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The auto industry has been in dire straits since 2020, with most manufacturers seeing record-low sales figures. However, the worst seems to be over for many carmakers, including Toyota, Subaru, Mazda, and Hyundai. But Honda still appears to be in trouble, according to recent car sales figures.

How bad are Honda sales, and why are they still slumping?

Honda sales are in trouble
The Honda logo on a sign outside a car dealership | Jakub Porzycki/NurPhoto via Getty Images

Honda Motor Co. in the United States saw a 16.8% decline in sales for October 2022 compared to October 2021. That includes sales from Honda and its luxury division, Acura. Honda sold 72,409 units, while Acura sold 9,136 units, for 81,545 in total sales in October 2022. Volume dropped last month, with Honda and Acura reporting 17% and 9.1% declines.

“Volume has now skidded 15 straight months at Honda and 14 consecutive months at Acura,” Automotive News reports. “The Honda division’s most popular models all racked up double-digit declines in October — Accord, off 24%, Civic, down 15%, CR-V, off 19% and HR-V, down 36%.”

The manufacturer blames supply and shipping bottlenecks as the main culprits for the decrease in volume and sales.

Honda sent notices to its dealerships noting production will likely remain at about 75% capacity throughout the last quarter of 2022. Consequently, the automaker might have to wait until early next year to fulfill some dealership allocations expected to ship this November and December.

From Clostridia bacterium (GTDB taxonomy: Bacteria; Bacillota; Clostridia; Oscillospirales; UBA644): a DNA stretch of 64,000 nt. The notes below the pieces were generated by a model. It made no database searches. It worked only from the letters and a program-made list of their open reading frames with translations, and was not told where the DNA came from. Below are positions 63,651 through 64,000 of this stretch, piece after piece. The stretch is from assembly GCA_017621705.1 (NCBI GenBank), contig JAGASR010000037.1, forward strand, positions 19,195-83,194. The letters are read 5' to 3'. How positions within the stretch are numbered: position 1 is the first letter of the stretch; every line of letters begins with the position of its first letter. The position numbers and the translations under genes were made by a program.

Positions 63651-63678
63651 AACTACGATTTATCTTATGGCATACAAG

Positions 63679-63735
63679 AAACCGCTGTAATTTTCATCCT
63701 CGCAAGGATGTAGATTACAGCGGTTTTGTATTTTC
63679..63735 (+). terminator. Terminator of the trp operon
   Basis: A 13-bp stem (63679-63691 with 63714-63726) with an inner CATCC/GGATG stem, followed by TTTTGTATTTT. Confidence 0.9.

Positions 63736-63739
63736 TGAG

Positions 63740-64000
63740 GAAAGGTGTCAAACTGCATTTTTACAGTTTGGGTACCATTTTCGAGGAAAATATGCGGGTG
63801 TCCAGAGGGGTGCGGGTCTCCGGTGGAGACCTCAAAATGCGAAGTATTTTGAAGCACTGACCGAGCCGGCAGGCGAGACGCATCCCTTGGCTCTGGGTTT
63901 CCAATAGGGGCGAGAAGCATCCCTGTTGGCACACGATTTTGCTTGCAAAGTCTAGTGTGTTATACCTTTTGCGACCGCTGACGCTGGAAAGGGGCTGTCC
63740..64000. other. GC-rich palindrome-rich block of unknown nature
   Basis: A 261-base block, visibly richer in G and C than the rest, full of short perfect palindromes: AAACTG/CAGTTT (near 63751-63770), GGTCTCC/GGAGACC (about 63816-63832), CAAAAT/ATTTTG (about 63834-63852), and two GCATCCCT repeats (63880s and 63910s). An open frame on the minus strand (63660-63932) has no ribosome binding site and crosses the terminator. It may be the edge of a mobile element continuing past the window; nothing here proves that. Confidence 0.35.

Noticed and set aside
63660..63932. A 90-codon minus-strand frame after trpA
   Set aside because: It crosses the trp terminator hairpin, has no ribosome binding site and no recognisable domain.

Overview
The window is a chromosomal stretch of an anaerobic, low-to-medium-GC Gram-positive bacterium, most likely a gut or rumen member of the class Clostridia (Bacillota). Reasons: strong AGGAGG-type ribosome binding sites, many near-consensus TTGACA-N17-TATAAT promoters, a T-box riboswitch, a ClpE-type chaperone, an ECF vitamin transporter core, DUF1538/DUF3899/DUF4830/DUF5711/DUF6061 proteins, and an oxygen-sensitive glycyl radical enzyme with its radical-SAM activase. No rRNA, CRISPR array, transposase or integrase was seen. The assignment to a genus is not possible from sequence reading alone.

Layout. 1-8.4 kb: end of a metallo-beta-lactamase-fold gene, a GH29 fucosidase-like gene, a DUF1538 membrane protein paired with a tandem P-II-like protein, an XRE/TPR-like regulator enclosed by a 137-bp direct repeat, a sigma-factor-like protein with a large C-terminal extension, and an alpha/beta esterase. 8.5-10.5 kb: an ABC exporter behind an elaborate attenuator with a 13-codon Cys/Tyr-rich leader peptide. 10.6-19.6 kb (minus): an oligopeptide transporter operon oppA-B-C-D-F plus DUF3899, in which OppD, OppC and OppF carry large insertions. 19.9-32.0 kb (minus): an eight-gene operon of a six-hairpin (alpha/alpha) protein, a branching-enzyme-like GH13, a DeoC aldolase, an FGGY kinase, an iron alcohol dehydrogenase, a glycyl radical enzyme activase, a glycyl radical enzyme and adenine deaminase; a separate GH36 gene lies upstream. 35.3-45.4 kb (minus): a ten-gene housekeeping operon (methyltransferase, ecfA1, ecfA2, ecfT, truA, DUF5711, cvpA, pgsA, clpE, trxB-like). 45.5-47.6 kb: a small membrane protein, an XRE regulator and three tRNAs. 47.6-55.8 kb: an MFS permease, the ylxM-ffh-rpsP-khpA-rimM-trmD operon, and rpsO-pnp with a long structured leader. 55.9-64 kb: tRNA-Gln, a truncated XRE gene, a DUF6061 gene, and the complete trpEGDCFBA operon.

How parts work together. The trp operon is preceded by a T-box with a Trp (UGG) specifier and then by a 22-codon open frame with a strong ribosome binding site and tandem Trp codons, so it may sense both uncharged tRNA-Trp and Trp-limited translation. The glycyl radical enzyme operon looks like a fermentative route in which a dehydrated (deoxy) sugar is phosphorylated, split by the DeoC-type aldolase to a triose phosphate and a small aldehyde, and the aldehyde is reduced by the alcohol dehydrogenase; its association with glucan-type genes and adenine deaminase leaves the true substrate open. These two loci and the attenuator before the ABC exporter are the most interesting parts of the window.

In addition, Honda doesn’t expect U.S. inventories to normalize until around the fourth quarter of 2023.

Honda sales figures stand in stark contrast to Toyota’s

While Honda sales have declined, Toyota Motor N.A. sales have improved. The latter showed a 27.7% volume increase for its Toyota and Lexus divisions from October 2021 to October 2022. The Toyota division notched a 33.5% increase; however, Lexus saw a 3.7% decline.

Some of the brand’s top sellers showed massive gains. For instance, the Camry saw a 68% increase, from 17,691 units sold in October 2021 to 29,707 in October 2022. The Tacoma followed suit, with a 44% increase from 14,650 to 21,051. As for the RAV4, it showed a 40% rise from 24,994 to 35,089.

Toyota’s other big gainers include the Corolla Cross, Corolla, and Prius. Introduced in 2021, the Corolla Cross saw a huge sales increase, from 826 to 7,419 over the previous October. As for the Corolla sedan, sales almost doubled from 8,420 to 16,663. Last, Prius deliveries increased by 37%.

In comparison, most of Honda’s popular models suffered sales declines in October. For instance, the Accord saw 15,386 sales in October 2021, according to GoodCarBadCar. That number dropped to 11,751 in 2022, marking a 24% decline.

The Civic is no different, with the Japanese automaker selling 13,399 units last October, compared to 11,347 this past October.

Even Honda’s most popular SUV, the CR-V, had a nearly 20% decline in sales from 25,393 to 20,517.

Why is no one buying the 2022 Honda Pilot?

Honda’s sales slump seems to be the worst for the 2022 Pilot. For context, it was one of the more popular midsize SUVs. Now it has suffered an over 30% decline in sales since 2021.

One reason is the Pilot’s higher starting price than other midsize SUVs. Therefore, buyers feel they can get better value by choosing competitors.

Additionally, the Honda Pilot offers an off-road-focused TrailSport trim with 18-inch wheels and a lifted suspension, resulting in 0.6 inches of extra ground clearance. But buyers believe the slight ground clearance upgrade and minor aesthetic changes don’t justify the price hike.


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